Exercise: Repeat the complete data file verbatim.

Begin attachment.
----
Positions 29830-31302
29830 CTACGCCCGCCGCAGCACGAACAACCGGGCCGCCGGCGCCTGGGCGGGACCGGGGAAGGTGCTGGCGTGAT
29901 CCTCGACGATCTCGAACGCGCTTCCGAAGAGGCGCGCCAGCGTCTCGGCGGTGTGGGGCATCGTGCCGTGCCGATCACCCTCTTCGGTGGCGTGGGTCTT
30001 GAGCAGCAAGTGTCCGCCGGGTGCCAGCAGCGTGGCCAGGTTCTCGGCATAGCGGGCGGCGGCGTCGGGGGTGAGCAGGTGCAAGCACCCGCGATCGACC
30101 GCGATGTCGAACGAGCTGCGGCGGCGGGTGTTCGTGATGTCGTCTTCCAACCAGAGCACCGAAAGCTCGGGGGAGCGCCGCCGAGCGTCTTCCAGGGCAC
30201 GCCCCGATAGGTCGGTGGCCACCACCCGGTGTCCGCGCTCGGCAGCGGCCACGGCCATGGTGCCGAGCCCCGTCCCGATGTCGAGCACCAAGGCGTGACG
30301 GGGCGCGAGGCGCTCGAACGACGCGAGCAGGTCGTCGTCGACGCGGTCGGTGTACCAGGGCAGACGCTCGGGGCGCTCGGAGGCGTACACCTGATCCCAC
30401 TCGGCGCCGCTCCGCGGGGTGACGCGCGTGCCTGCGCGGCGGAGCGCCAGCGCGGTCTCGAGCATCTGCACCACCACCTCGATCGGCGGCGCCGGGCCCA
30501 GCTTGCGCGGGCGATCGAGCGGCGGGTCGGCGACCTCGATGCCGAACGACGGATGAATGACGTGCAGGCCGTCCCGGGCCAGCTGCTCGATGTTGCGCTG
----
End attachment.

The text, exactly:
Positions 29830-31302
29830 CTACGCCCGCCGCAGCACGAACAACCGGGCCGCCGGCGCCTGGGCGGGACCGGGGAAGGTGCTGGCGTGAT
29901 CCTCGACGATCTCGAACGCGCTTCCGAAGAGGCGCGCCAGCGTCTCGGCGGTGTGGGGCATCGTGCCGTGCCGATCACCCTCTTCGGTGGCGTGGGTCTT
30001 GAGCAGCAAGTGTCCGCCGGGTGCCAGCAGCGTGGCCAGGTTCTCGGCATAGCGGGCGGCGGCGTCGGGGGTGAGCAGGTGCAAGCACCCGCGATCGACC
30101 GCGATGTCGAACGAGCTGCGGCGGCGGGTGTTCGTGATGTCGTCTTCCAACCAGAGCACCGAAAGCTCGGGGGAGCGCCGCCGAGCGTCTTCCAGGGCAC
30201 GCCCCGATAGGTCGGTGGCCACCACCCGGTGTCCGCGCTCGGCAGCGGCCACGGCCATGGTGCCGAGCCCCGTCCCGATGTCGAGCACCAAGGCGTGACG
30301 GGGCGCGAGGCGCTCGAACGACGCGAGCAGGTCGTCGTCGACGCGGTCGGTGTACCAGGGCAGACGCTCGGGGCGCTCGGAGGCGTACACCTGATCCCAC
30401 TCGGCGCCGCTCCGCGGGGTGACGCGCGTGCCTGCGCGGCGGAGCGCCAGCGCGGTCTCGAGCATCTGCACCACCACCTCGATCGGCGGCGCCGGGCCCA
30501 GCTTGCGCGGGCGATCGAGCGGCGGGTCGGCGACCTCGATGCCGAACGACGGATGAATGACGTGCAGGCCGTCCCGGGCCAGCTGCTCGATGTTGCGCTG